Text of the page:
While there is no question that the Broadway extension of SkyTrain’s Millennium Line and the construction of a new Surrey light rail network are Metro Vancouver’s next rail rapid transit priorities, there are discussions on what the next transit projects should be after the two major transit projects in Vancouver and Surrey are complete.
One south of Fraser mayor wants to see a form of rail rapid transit, perhaps SkyTrain’s Canada Line, extended across the provincial government’s new George Massey Bridge and to Tsawwassen.
Lois Jackson, the Mayor of Delta, says such an extension would be “natural” considering the current underserved passenger demand and the anticipated future growth in Delta. The potential growth from developments spearheaded by the Tsawwassen First Nation also plays into the equation, as well as the need to connect the Tsawwassen Ferry Terminal, BC Ferries’ busiest terminal, to rail rapid transit.
“It is a very futuristic idea, but I think we should be planning all of these things now,” Jackson told Daily Hive. “With the track record that we’ve had in terms of serving the Lower Mainland in terms of good transportation, we don’t have a very good track record especially south of the river.”
“I think we are very short on service in Delta overall. We are so underserved here, we should be beginning to plan for the future.”
Metro Vancouver has ample east-west transit services anchored by the Expo and Millennium lines, including the recent Evergreen extension into the Tri-Cities. Municipalities on the eastern fringes of the region are also served by the West Coast Express commuter rail service, which operates during the peak hours in the peak direction.
Currently, long-haul express buses to Delta and Tsawwassen operate from Bridgeport Station in North Richmond and travel along Highway 99 to destinations in the western south of Fraser municipalities.
“Bus service is not very good, it’s not good at all,” Jackson continued. “I continue to speak about the services that we get and people are very frustrated with bus frequencies like one bus an hour, and you know the buses aren’t going all the time down there.”
Don’t expect multi-storey-tall concrete pillars for an elevated guideway to be built along the side of Highway 99, next to farmland. Jackson says she is open to a separate system from the Canada Line, perhaps light rail or even commuter rail, that operates mainly on the ground level.
“I travel all over Europe and I’ve never been on what we call a SkyTrain in all of those places,” she said. “I think the at-grade is a very excellent way of going, you might have to travel over or under some major highways but that is the norm in Europe and I don’t see why we can’t look at something more futuristic on that regard.”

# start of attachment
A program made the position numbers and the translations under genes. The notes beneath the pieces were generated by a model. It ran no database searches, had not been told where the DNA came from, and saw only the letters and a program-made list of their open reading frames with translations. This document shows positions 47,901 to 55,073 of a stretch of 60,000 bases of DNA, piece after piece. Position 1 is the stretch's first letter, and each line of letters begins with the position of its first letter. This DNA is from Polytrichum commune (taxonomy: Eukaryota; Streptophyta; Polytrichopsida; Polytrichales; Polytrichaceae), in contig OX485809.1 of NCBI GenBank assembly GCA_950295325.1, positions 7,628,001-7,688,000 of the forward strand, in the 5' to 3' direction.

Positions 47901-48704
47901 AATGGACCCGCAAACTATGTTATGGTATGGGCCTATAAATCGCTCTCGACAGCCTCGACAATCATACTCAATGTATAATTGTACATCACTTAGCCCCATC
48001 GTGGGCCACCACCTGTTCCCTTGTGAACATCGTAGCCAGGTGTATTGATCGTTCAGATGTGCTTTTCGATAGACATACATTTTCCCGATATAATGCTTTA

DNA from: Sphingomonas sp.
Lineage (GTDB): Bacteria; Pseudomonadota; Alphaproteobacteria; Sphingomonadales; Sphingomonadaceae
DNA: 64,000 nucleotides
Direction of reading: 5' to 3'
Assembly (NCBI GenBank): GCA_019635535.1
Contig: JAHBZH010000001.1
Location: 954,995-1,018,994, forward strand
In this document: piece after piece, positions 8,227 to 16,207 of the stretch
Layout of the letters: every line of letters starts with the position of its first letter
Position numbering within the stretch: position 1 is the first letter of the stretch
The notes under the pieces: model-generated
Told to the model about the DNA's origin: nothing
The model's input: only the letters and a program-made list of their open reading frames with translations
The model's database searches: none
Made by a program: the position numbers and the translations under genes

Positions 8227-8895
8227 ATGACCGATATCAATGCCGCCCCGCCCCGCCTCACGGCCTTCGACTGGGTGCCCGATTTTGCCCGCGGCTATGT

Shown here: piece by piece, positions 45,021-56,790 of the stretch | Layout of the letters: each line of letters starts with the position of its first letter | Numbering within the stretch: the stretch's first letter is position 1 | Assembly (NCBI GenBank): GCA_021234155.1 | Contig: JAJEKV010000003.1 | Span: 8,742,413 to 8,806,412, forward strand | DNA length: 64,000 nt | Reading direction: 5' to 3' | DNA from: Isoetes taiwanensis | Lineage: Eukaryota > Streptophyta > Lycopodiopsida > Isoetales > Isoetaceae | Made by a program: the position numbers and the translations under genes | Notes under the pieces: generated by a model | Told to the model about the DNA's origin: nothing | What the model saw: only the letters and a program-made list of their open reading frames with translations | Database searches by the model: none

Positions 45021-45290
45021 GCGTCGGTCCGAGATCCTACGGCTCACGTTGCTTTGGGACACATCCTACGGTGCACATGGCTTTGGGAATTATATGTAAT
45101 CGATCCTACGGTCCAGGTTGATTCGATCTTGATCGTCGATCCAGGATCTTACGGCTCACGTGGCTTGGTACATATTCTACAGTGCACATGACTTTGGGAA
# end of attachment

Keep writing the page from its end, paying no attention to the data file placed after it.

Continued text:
A seamless extension of existing Canada Line infrastructure from Richmond-Brighouse Station could be infeasible given the system’s limited capacity. Currently its station platforms can only be extended to 50 metres in length for an ultimate carrying capacity of 15,000 passengers per hour per direction with more trains and a small one-car extension to each two-car train.
However, this ultimate carrying capacity is only between Waterfront and Brighouse stations; the capacity for the spurs to Richmond-Brighouse and YVR Airport stations are approximately halved with train directions alternating between spurs.
And furthermore, the final 650 m stretch after Lansdowne Station to Richmond-Brighouse Station was built as a single track to cut construction costs. This span of track and the Richmond terminus station would need to be reconfigured and widened, perhaps even rebuilt, to fit a dual track for any extension to Richmond’s southern neighbourhoods and beyond to Tsawwassen.
“As the line stands now, I haven’t heard that the single track has provided any problems,” said Richmond Mayor Malcolm Brodie. “When the line was built, one of the criteria provided was that it had to be able to be extended to the south. Whether it is done by extending the Canada Line or you make a new line that comes into it, the fact is the idea of extending rapid transit line to the south is a good idea.”
Brodie has no preference for whether an extension begins at Bridgeport Station or Richmond-Brighouse Station, but he would like to see the existing George Massey Tunnel retained and twinned with rapid transit going through the expanded tunnel.
“Our City Council has had very significant reservations about the Massey Tunnel Replacement Project, but we recognize that there is a very large traffic congestion problem with the current tunnel,” he said. “So my view is that we should be twinning the tunnel, putting rapid transit through there, and not building the bridge.”
The provincial government intends to commence the construction phase of the new $3.5-billion bridge in 2017 for a completion in 2022.
Both TransLink and the provincial government have already built an extension capability into the Evergreen Extension’s design. The route could potentially be extended with a new spur from new platforms at Coquitlam Central Station to Port Coquitlam or even as far as Pitt Meadows and Maple Ridge.